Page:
Exhibitions of two CalArtians open this week in Europe:
Oslo Kunstforening/Oslo Fine Art Society presents former faculty Judy Chicago’s first solo exhibition in Scandinavia. Deflowered, which includes Chicago’s works from the 1960s to the early 2000s, opened last Saturday (May 25) and runs through June 30. An eponymous catalogue with essays by gallery owner Tim Nye, writer and art critic Lucy Lippard, and curator Saul Ostrow accompanies the exhibit.
Judy Cohen, who changed her last name to Chicago in a rejection of patriarchal naming conventions, builds installations that examine the role of women in history and culture. She is best known for The Dinner Party, a massive installation of a triangular table on which rest dinner place settings for notable women throughout history, such as Emily Dickinson and Georgia O’Keeffe. In the ’70s, Chicago co-founded CalArts’ Feminist Art Program, along with Miriam Schapiro.
Deflowered includes Chicago’s well-known Car Hoods and Fragments from the Delta of Venus (2004), prints based on the erotic writings of her mentor, Anaïs Nin. The show also includes a rare bisque test plate and runner design from The Dinner Party.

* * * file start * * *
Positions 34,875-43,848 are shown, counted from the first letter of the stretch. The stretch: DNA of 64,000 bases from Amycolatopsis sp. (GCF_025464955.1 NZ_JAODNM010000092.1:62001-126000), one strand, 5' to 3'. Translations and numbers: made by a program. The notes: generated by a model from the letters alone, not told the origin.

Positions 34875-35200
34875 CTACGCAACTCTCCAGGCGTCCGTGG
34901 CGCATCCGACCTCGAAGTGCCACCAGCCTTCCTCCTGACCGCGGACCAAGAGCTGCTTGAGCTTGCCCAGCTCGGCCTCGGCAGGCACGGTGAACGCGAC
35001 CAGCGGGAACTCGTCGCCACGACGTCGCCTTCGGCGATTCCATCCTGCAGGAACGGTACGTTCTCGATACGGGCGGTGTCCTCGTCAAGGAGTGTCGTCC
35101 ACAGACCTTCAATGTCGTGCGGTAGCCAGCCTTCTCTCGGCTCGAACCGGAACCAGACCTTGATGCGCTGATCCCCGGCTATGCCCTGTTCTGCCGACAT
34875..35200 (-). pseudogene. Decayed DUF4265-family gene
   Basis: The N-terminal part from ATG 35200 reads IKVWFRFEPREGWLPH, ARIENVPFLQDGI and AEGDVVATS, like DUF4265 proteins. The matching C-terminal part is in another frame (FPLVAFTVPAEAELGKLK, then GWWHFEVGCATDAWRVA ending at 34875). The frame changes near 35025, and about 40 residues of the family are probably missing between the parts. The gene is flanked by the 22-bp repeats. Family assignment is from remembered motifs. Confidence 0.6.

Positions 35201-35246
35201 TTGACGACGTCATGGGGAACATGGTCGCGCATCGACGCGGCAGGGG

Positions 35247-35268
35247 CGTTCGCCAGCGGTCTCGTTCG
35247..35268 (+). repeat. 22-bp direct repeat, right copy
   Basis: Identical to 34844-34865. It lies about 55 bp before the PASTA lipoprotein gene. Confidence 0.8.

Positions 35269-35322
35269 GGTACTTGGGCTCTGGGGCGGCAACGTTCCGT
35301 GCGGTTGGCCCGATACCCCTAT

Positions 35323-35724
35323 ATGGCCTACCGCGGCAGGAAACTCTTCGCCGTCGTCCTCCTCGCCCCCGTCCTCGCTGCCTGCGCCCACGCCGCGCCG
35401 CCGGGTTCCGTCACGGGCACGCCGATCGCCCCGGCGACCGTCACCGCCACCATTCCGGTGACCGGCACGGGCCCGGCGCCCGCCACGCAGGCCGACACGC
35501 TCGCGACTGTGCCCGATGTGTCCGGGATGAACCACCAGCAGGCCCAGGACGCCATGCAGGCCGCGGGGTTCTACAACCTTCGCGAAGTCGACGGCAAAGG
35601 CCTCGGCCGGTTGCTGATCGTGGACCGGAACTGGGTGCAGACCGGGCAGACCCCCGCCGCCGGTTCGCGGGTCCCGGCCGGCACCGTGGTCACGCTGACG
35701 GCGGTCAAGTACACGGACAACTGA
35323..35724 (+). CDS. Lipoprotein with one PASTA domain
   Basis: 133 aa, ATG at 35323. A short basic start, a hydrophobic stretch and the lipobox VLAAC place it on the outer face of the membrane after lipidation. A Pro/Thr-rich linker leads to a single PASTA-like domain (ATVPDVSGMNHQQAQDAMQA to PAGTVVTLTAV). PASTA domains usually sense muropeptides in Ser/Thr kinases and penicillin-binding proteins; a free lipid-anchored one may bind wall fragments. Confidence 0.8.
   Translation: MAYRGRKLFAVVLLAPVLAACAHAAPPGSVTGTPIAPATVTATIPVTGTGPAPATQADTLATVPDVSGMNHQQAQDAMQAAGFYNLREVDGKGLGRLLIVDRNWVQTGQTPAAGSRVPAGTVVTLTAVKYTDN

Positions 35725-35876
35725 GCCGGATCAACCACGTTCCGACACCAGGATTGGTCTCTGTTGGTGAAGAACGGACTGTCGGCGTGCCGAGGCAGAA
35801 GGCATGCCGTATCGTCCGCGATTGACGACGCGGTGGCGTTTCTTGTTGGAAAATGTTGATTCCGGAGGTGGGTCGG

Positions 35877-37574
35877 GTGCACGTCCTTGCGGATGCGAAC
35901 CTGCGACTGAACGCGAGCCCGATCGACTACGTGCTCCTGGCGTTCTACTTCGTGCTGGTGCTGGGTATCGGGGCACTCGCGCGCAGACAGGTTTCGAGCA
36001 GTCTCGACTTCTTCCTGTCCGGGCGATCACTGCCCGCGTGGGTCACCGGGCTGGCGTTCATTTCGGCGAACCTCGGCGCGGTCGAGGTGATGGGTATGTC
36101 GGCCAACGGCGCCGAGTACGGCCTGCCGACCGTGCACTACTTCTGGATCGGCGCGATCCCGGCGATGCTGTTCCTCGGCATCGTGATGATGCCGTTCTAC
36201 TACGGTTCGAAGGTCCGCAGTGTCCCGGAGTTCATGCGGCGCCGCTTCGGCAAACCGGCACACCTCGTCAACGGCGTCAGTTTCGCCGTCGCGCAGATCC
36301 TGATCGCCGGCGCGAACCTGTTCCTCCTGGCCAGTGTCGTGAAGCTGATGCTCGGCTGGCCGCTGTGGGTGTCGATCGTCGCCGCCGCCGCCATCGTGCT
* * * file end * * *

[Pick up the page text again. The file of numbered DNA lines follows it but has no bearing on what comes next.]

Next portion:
As part of the Venice Art Biennale, Espace Louis Vuitton presents a two-person exhibition Where Should Othello Go? from June 1 through Nov. 24. The exhibit features Pompeo Molmenti’s The Death of Othello, which has been restored thanks to funding from Louis Vuitton. Installed across from the painting is CalArts alumnus Tony Oursler’s (Art BFA 79) strawberry ecstasy green, an audio-visual piece whose colors reference those in Molmenti’s painting.
Oursler is a multimedia artist whose works can take the form of low-tech expressionistic theater. “His idiosyncratic fictions are bizarre narrative odysseys through psychosexual delirium and the detritus and artifacts of mass culture,” according to Electronic Arts Intermix. Oursler’s work has been exhibited at The Museum of Modern Art and Whitney Museum of American Art in New York and the Centre Georges Pompidou in Paris.